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Bar examinees warned: Posting ‘prayers’ is cheating


The Supreme Court has warned aspiring lawyers not to include a prayer, a Bible verse, or an outright plea in their answers in order to gain extra points or sympathy from the examiners in next year’s first online bar exams, saying that doing so would be considered cheating.

“Do not write a mantra, motto, prayer to deities or saints, special plea addressed to the examiner or the bar chairperson, or any other such extraneous text,” said Associate Justice Marvic Leonen, chair of the 2020-2021 bar exams committee.

In a 14-page bar bulletin, Leonen stated that putting any distinguishing mark in a submitted answer “is classified as cheating” and can “disqualify the examinee from the entire bar examinations.”

Bar exams, as the magistrate previously stated, are designed to determine the “minimum skills” required of those seeking admission to the bar.

“The bar examinations test both honor and excellence. Remember that it is not worth passing the exams when you do so by being dishonest or by making others suffer,” he said. “Start your legal career with the nobility, capacity for leadership, and empathy that our profession deserves.”

In 2019, only 2,103 (or 17.36 percent) of the 7,685 people who took the bar exam passed. In June 2020, about three months into the pandemic, they took their oath as lawyers via an online video conference.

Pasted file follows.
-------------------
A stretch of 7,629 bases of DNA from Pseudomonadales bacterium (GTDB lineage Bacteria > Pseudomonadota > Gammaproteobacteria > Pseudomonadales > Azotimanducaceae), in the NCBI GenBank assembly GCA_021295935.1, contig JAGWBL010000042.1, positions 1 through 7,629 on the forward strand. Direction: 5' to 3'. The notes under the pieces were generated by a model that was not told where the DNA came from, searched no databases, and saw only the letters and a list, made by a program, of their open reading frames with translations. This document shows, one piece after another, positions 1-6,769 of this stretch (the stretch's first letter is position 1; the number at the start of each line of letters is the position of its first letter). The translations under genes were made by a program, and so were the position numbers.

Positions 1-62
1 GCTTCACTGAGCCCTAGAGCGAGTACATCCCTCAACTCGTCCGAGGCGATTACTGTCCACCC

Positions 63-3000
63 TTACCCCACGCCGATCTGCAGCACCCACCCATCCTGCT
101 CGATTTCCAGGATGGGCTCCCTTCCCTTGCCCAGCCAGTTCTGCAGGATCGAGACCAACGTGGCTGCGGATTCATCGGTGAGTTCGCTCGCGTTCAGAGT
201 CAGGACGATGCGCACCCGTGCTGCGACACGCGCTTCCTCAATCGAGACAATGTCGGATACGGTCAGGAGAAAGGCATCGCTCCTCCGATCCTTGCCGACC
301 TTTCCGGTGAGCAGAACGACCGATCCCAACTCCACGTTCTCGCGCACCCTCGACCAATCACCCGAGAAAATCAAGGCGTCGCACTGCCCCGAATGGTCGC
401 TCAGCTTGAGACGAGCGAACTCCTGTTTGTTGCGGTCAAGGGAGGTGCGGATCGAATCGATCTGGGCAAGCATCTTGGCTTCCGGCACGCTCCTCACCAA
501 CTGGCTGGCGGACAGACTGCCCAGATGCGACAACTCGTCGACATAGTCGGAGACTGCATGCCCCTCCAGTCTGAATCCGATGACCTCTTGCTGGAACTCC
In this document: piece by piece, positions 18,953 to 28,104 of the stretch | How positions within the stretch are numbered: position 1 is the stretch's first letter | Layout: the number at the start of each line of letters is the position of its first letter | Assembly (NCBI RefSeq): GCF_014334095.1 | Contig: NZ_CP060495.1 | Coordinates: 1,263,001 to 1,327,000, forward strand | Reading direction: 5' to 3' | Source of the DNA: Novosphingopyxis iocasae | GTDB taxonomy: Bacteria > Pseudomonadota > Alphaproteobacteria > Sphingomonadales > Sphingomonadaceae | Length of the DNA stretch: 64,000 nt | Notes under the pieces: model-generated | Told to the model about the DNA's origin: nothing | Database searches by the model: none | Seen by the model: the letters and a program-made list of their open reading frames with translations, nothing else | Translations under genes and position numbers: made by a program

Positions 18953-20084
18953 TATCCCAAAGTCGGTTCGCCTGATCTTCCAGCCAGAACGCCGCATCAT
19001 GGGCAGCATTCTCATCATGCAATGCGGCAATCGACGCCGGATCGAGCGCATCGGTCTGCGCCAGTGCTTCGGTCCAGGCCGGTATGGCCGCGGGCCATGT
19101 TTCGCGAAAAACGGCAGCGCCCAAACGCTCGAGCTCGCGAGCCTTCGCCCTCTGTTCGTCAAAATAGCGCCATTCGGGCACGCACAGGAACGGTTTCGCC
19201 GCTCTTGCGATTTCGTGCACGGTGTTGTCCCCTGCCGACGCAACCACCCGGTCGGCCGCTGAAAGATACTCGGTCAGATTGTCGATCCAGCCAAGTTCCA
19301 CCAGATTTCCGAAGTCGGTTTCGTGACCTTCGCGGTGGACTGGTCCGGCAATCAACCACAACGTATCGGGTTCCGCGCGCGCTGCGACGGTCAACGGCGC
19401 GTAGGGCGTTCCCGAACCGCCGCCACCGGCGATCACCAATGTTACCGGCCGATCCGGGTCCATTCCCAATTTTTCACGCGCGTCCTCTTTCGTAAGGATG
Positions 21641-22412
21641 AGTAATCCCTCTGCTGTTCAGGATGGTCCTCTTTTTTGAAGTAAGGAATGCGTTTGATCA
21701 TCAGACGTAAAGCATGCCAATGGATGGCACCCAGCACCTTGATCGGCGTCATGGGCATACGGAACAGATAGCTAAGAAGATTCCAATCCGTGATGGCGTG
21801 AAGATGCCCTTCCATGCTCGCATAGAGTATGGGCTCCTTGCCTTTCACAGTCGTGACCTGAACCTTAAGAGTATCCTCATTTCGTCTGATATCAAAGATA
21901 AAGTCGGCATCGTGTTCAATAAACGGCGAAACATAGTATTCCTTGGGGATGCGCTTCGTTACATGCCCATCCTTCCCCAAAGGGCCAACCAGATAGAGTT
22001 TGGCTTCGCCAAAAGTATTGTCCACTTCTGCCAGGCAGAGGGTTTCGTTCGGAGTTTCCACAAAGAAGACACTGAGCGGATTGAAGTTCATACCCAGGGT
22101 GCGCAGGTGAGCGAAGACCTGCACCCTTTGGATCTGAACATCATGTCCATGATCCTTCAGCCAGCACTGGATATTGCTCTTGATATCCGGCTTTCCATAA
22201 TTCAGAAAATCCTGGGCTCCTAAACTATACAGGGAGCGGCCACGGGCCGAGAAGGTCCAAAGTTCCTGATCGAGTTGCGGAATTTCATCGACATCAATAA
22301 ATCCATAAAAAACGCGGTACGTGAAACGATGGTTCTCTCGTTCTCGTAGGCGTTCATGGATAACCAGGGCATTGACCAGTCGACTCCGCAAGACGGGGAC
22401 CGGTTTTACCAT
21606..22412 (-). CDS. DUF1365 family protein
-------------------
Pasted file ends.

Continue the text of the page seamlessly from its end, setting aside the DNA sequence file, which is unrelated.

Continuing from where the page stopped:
Since 2020, the Supreme Court has been forced to postpone the exams twice.

Leonen urged law graduates to look after their health and read the Supreme Court’s advisories on the country’s first-ever localized and online bar examinations, which will be held in various testing centers across the country on four Sundays in January, February, March, and April. 16, 23, and 30, as well as February 6, 2022.

Each of the eight bar exam subjects will have 15 to 18 “straightforward” essay-type questions, which examinees will answer on their laptops using the Examplify testing software.

To pass, they should have a good understanding of the fundamentals of law as well as the most recent jurisprudence, according to Leonen.

They must also have a sufficient command of the English language, which, he said, “comes from the examinees’ accumulated study of and experience in communicating in this language.”

“To pass the bar examinations, the examinees need to exert effort to be as precise as possible in communicating their knowledge of the law in their answers,” the justice said.
Bar examinees warned: Posting ‘prayers’ is cheating|

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